Although all appliances sold in the UK today are supplied with fitted plugs, they can still be damaged and require replacement. Appliances purchased in Europe will not have a UK plug attached, but they can still be used in the UK as the supply voltage across Europe is in the same range. Although adaptors can be used, it is safer and cheaper to replace the plug.
The UK standard plug is actually a BS1363 plug.
13A Plugs with Pillar Terminals
13A Plugs with Post Terminals
13A Plugs - Old Colour Codes
How to fit a 13A plug
13A plugs in real life
Defective Moulded 13A Plug
Non-Standard 13A Plugs
Other information on UK 13A Plugs
Before working on any electrical appliance, switch off and remove the plug from the socket first.
If a plug is damaged and still plugged into a socket, the safest option is to turn off the electricity at your consumer unit or fusebox before removing the plug.
All UK plugs have fuses fitted. These are to protect the flex rather than the appliance. Without a fuse, the only protection will be at the consumer unit and will typically be a 30A fuse or 32A circuit breaker.
There are a few plugs in existance that fit into UK sockets, but they have no fuse. These have been seen on power leads supplied for use with computers. They do not comply with BS1363 and should be destroyed.
Although fuses can be obtained in many ratings, there are only two of any relevance to normal domestic situations.
Normally, appliances rated under 700 watts require a 3 amp fuse in the plug, and those rated at 700 watts or more have a 13 amp fuse.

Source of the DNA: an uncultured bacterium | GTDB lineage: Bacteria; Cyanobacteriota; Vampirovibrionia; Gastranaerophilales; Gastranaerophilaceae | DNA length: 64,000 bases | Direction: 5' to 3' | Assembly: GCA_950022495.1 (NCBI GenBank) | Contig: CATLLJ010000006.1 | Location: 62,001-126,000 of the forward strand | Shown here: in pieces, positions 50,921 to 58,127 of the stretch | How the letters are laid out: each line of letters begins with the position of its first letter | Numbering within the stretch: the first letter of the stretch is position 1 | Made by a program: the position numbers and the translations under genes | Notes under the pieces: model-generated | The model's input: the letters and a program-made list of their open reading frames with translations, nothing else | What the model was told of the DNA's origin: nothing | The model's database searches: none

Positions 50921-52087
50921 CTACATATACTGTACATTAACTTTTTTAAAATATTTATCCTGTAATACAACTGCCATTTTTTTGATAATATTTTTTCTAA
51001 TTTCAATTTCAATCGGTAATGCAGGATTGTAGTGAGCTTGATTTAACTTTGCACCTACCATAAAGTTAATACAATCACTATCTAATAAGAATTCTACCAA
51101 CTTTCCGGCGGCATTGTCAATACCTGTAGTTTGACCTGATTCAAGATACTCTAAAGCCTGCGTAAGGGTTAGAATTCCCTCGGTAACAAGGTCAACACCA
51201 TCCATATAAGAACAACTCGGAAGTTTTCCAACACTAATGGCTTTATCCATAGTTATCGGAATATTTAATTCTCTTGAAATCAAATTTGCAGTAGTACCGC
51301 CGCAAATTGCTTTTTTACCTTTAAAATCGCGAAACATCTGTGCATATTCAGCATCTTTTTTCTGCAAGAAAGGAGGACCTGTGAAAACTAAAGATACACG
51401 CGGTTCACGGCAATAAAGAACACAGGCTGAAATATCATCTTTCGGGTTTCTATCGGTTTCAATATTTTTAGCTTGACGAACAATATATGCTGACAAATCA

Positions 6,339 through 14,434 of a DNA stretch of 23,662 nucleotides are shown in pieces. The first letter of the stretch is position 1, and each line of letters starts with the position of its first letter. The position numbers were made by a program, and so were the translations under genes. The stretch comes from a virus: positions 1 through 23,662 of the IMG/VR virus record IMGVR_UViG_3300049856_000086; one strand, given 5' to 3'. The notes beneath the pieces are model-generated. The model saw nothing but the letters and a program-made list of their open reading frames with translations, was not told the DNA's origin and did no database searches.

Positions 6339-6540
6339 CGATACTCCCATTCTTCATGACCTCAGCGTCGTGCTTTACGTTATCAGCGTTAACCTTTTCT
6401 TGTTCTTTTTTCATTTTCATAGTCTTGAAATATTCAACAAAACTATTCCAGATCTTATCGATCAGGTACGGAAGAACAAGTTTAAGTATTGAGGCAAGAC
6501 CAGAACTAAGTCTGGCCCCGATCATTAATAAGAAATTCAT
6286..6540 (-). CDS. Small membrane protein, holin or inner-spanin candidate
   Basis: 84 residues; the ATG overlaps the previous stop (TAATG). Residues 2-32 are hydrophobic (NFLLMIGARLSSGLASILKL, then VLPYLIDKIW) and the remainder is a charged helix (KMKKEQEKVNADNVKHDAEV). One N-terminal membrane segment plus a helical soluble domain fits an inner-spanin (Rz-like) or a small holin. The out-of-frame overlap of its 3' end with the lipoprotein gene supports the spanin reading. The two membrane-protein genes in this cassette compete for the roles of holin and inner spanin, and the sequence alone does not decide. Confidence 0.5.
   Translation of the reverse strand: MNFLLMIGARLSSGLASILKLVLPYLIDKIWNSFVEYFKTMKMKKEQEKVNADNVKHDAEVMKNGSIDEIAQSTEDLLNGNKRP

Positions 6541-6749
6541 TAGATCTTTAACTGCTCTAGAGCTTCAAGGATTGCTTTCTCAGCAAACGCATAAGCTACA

The rating of the appliance is usually found on the appliance itself, on a label or plate.
Previously, some appliances had 5A fuses, however new appliances rated above 700W generally have flex rated at 13A or more.
Fuses have the rating clearly marked on the side, and are colour coded. 3A=red, 5A=black, 13A=brown.
Other fuse ratings are available, but these have specialist applications, e.g. 7A fuses are used for multiway adaptors in office furniture.
Most appliances ae now supplied with a moulded plug, which cannot be opened. These are fitted in the factory, and if damaged the only option is to cut through the flex and fit a normal plug.
The fuse on these plugs is fitted in a carrier on the back, and these are usually removed using a small screwdriver as a lever.
If you remove one of these plugs, take out the fuse carrier and dispose of it separately. This prevents the plug becoming shock hazard if it were plugged in again.
Although both should be equally suitable, the post types are only found in more expensive plugs and are generally of a much higher quality than the pillar types.